“Is is a verb?” is a question that may remind you of the famous quote from Shakespeare’s Hamlet “To be or not to be.” Because, in this case, “be” is a verb. And therefore, yes, the word “is” is a verb. In the next paragraphs to follow, you may have an understanding of why we came to that answer.
What Is a Verb?
To keep it simple, a verb is an action word used in a sentence. Actions can involve nouns to describe what is happening. Such as:
- Lisa jumps on the trampoline.
- He ran through the field.
- She shops at the grocery store.
There are different types of verbs. Let’s take a look at the following sentences:
- Verbs can even be stand-alone sentences like “Drive!” or “Smile!” this is called an intransitive verb.
- Transitive verbs can be expressions that affect someone or something else, like “push” or “embrace.”
- Modal verbs are used to express abilities like “can,” “must,” “should,” etc.
- Stative verbs can be a state of emotion like “doubt” or “believe.”
Fun Fact: Using the correct verb form or type of verb with your subject is called subject-verb agreement.
So, Is the Word “Is” a Verb
Yes, the word “is” is indeed a verb. Some people mistake it as another part of speech because it doesn’t perform any action. Instead, it functions as a linking verb and an auxiliary verb. Moreover, the word “is” is the state of being a verb, meaning it is the third-person singular present or singular form of “to be,” the most common verb you use in writing or speaking the English language.
You’ll find the word “is” used with singular subject pronouns and non-countable nouns or collective nouns.
Let’s look at “is” in all its forms:
- I am. First-person, singular present.
- You are. Second-person, singular present.
- She is. Third-person, singular present.
These are all examples of the verb “be,” and we can look at it the same way when we describe an action.
- I sang the song
- You sang the song
- She sang the song
Can be compared to:
- I am (singing)
- You are (singing)
- She is (singing)
You may be thinking that “is” isn’t directly a verb. And yes, because it doesn’t necessarily follow the same rules as other verbs and doesn’t describe actions. The next section may convince you that “is” is a verb.
A linking verb can is when you connect a subject to its complement or description.
An example of a linking verb is “The water looks blue.” But if you replace “look” with “is” then it would be “The water is blue.” Therefore, “is” is linking the noun to the “complement.”
More examples include:
- George is sick
- He is twelve years old.
- He is very good.
- The car is bright red.
- My cat is a tabby.
As mentioned earlier, you can also use the word “is” as a helping verb or also known as an auxiliary verb. When you make “is” a helping verb, you are connecting it to an action in a sentence.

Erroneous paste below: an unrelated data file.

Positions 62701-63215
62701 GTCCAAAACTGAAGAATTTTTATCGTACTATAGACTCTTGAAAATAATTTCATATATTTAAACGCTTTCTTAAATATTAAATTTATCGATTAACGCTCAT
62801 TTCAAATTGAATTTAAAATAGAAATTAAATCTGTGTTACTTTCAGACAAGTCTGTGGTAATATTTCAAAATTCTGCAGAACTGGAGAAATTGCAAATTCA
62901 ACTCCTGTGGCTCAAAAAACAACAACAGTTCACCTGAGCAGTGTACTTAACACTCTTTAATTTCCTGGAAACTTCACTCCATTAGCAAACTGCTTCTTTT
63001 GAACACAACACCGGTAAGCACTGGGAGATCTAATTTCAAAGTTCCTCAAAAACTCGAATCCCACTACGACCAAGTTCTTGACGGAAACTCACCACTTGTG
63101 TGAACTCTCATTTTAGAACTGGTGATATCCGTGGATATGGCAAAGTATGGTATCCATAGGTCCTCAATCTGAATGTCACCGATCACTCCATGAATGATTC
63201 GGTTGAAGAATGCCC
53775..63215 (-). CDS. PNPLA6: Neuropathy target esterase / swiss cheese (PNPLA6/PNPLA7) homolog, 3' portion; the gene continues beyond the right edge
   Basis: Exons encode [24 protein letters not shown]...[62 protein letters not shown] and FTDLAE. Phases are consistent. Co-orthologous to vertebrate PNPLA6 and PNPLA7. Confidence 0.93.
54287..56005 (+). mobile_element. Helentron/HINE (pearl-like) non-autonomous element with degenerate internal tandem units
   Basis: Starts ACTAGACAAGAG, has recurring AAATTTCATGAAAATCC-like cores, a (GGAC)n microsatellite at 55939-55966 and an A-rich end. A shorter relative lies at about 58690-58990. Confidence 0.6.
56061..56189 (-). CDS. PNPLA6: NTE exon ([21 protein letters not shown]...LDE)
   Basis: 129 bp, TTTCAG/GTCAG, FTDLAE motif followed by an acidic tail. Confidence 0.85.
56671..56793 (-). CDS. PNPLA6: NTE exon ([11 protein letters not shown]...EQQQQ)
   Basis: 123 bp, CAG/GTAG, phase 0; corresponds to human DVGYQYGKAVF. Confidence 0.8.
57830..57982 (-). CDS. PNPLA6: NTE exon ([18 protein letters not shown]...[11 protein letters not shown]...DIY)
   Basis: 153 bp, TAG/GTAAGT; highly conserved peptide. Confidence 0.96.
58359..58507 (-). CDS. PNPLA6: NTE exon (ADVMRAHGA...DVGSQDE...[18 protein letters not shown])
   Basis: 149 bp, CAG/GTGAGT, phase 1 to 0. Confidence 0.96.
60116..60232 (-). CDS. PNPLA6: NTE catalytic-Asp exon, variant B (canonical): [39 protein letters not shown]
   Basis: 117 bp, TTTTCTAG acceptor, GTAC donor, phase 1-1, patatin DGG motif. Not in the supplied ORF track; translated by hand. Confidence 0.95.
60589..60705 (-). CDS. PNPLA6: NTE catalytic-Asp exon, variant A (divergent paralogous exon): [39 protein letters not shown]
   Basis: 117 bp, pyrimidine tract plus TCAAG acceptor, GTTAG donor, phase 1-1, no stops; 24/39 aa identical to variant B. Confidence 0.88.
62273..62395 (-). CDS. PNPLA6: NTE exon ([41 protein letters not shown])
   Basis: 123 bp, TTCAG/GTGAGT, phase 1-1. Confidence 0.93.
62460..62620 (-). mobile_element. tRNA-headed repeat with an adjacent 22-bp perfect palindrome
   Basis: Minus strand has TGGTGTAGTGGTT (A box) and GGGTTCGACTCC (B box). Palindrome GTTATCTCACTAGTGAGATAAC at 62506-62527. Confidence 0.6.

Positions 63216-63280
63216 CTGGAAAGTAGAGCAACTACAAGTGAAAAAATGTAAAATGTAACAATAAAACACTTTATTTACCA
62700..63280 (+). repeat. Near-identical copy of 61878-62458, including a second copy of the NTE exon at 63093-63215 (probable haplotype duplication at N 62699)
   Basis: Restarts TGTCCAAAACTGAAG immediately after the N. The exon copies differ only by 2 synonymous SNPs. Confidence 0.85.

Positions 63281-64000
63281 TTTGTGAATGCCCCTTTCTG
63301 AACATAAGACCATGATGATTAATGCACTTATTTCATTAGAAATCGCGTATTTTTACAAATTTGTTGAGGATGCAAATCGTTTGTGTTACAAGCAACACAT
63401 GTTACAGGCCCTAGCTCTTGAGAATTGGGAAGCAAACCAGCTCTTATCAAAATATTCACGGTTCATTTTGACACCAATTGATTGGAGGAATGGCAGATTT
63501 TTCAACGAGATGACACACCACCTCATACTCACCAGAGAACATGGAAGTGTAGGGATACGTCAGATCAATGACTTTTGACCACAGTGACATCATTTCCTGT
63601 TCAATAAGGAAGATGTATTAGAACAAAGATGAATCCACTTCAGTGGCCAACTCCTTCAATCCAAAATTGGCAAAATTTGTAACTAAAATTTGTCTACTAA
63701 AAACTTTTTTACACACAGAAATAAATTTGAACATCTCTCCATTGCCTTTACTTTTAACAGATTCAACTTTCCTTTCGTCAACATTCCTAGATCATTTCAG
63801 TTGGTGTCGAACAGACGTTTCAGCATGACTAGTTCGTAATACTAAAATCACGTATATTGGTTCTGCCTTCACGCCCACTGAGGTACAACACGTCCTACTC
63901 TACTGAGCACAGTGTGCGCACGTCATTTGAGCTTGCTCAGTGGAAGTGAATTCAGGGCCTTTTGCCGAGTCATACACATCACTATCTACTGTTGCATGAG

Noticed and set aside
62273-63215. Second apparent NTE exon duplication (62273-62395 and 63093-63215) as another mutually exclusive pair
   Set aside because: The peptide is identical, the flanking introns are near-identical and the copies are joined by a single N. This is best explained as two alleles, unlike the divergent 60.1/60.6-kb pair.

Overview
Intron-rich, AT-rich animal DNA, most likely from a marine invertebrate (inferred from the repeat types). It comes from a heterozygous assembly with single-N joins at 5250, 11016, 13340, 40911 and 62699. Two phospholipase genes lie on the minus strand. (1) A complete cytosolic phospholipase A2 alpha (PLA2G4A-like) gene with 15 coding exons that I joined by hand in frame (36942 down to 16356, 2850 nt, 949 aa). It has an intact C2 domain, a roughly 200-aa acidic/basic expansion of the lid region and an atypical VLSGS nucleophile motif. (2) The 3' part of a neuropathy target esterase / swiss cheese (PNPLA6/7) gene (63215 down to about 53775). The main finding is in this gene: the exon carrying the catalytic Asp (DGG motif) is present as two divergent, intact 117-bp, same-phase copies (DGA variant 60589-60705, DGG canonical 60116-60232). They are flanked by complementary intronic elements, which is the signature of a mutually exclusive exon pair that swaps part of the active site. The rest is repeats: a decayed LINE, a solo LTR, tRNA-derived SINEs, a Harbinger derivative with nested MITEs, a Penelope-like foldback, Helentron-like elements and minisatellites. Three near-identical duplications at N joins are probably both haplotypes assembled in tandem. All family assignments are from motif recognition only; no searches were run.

For instance, if you combine it with a present participle of the main verb (a suffixed form with -ing ending), you create a present these or present progressive tense statement.
- He is running late.
- Jane is playing with her friends.
- The cat is playing with her kittens.
- He is traveling to school.
- She is dancing.
Fun Fact: If the main verb and helping verb work together, you will call it a “verb phrase.”
Other Words in Question
|Is will a verb?||Yes||“Will” is essentially a modal verb that can also be used as a helping verb, like “Babies will cry.”|
|Is look a verb?||Yes||“Look” can be used as a verb, such as “Let’s look over there!”|
|Is am a verb?||Yes||“Am” is part of “is” and “be” which are used in a singular present tense that is also a linking verb or a helping verb.|
|Is had a verb?||Yes||“Had” is a verb and can be used as a helping verb such as, “She had brought the cake to the party.”|
|Is eat a verb?||Yes||“Eat” is a verb because it indicates an action like, “I eat an apple every day.”|
|Is need a verb?||Yes||“Need” can be a stative verb because it expresses emotion rather than an action, such as, “We need water to survive.”|
|Is did a verb?||Yes||“Did” is the past tense of “do” and can be used as an action verb like “She did well on the exam.”|
|Is it a verb?||No||No, “it” is a pronoun that can be used as a subject, “It is wonderful.”|
|Is would a verb?||Yes||“Would” is a modal verb and can be used in this type of sentence, “We would if you instruct as.”|
|Is could a verb?||Yes||“Could” is a modal verb that can be used, like, “Could you bring the umbrella?”|
|Is his a verb?||No||“His” is a pronoun. Here it is in a sentence, “He was minding his own business.”|
As you have read through all the explanations and examples, we hope you are convinced that the word “is” is a verb. There are many uses for “is,” whether it’s a linking verb or a helping verb.
Just a reminder, “is” can be used in many tenses and can describe actions, adjectives, and nouns. Keep this in mind as you form your sentences as it “is.” If you have any questions, please leave them in the comments section.